Professor Curtis R Youngs, the M.E. Ensminger Endowed Chair of International Animal Agriculture at Iowa State University, analyses the flaws of the food system in his fourth part analysis of global food security
The calendar year 2022 was a record-setting year. Planet Earth now has more inhabitants than ever before (8 billion), and the most recent addition of one billion people to the planet (growing from 7 billion to 8 billion people) took only 10 years – the fewest number of years ever needed to add one billion people to the planet. This is already having vast effects on the global food system which we rely on.
At the present rate of human population growth (resulting from a combination of birth rates and increased life expectancy), there will be 10.8 billion people on Earth in the year 2050. In 2021, the World Food Programme (1) estimated that 9 million people die each year from hunger; more than 3 million of them were children(2). In 2022, the situation is worse due to the Russian invasion of Ukraine coupled with tremendous inflation.
With this more rapid than projected growth in human population, the previously estimated difference between human demand for food in 2050 and the projected increase in food system production at the current rates of agricultural productivity (a difference known as the “food gap”) has become a gross underestimate. To make significant progress toward the attainment of global food security by 2050, substantial increases in agricultural productivity must be achieved.
World Bank has characterized the livestock sector as a “pillar of the global food system and a contributor to poverty reduction, food security and agricultural development.” (3) At the same time, World Bank also points out that improvements are needed in the livestock sector. In addition to increasing production efficiency, one area needing improvement is the reduction of the environmental impact of the livestock industry.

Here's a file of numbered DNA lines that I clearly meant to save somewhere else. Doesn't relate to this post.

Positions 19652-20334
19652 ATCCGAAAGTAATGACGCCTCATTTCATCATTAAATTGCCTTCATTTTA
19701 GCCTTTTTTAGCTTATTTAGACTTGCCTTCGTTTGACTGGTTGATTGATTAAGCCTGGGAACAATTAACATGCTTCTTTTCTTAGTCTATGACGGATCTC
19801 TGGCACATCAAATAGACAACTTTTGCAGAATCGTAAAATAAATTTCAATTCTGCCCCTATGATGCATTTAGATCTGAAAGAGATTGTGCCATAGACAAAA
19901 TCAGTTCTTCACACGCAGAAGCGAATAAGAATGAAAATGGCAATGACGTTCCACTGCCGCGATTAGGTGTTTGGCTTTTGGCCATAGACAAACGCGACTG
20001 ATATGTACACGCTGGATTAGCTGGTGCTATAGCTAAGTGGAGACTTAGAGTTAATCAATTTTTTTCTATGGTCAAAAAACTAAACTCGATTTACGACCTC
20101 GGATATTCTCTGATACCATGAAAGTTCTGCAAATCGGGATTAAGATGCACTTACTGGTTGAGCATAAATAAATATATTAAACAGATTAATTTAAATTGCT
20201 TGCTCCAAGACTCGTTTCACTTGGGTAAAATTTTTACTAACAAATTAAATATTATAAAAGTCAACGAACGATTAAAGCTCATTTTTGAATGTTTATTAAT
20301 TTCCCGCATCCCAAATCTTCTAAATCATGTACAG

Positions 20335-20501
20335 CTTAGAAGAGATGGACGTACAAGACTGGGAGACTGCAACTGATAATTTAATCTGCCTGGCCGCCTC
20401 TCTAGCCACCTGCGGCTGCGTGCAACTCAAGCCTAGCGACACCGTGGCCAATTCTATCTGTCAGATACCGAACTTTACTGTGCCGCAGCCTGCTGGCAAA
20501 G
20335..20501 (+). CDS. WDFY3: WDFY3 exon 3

The U.S. dairy cattle industry and methane reduction
Studies on the environmental impact of the U.S. dairy cattle industry have been conducted. When comparing the U.S. dairy cattle industry in 1944 versus 2007, the analysis revealed that, per liter of milk produced, the 2007 US dairy cattle industry used only 10% of land, 21% of animals, 23% of feedstuffs, and 35% of water as was used in the 1944 industry (4). A later study compared the 2017 and 2007 US dairy cattle industries and found that, per unit of milk produced, the 2017 industry used only 79.2% of land, 74.8% of animals, 82.7% of feedstuffs, and 69.5 of water as was used in the 2007 industry. In addition, per unit of milk, the 2017 industry produced 79.4% of manure and 80.9% of methane (a greenhouse gas) as the 2007 industry (5).
These studies convincingly demonstrated that positive changes in the livestock industry are indeed possible. Through proper genetic selection, improved health care and enhanced nutritional management, it is possible to produce a larger volume of milk from fewer animals and fewer natural resources. Data from the United States Department of Agriculture National Agricultural Statistics Service (6) reveal that between 1965 and 2021 the U.S. national dairy cattle herd shrank 37% (going from 15 million cows to less than 9.4 million), the U.S. national supply of milk grew 74% (from 54.7 billion liters to 95.2 billion liters), and milk production per cow increased 295% (from 3,567 liters to 10,546 liters).
Artificial insemination, embryo transfer, and genomics
Three genetic improvement tools made these substantial enhancements in milk production possible: artificial insemination, embryo transfer, and genomics. Artificial insemination is a technology that allows bulls whose daughters possess high genetic potential for milk to generate an increased number of progeny. Similarly, embryo transfer allows the propagation of more animals from cows having high genetic potential for milk. Genomics is a genetic selection tool that enables the identification of animals possessing a specific sequence of DNA building blocks (nucleotides) that result in improved animal performance and increased efficiency of milk production. First implemented in the US dairy cattle industry in 2009, genomic selection has significantly accelerated the rate of genetic improvement in milk production.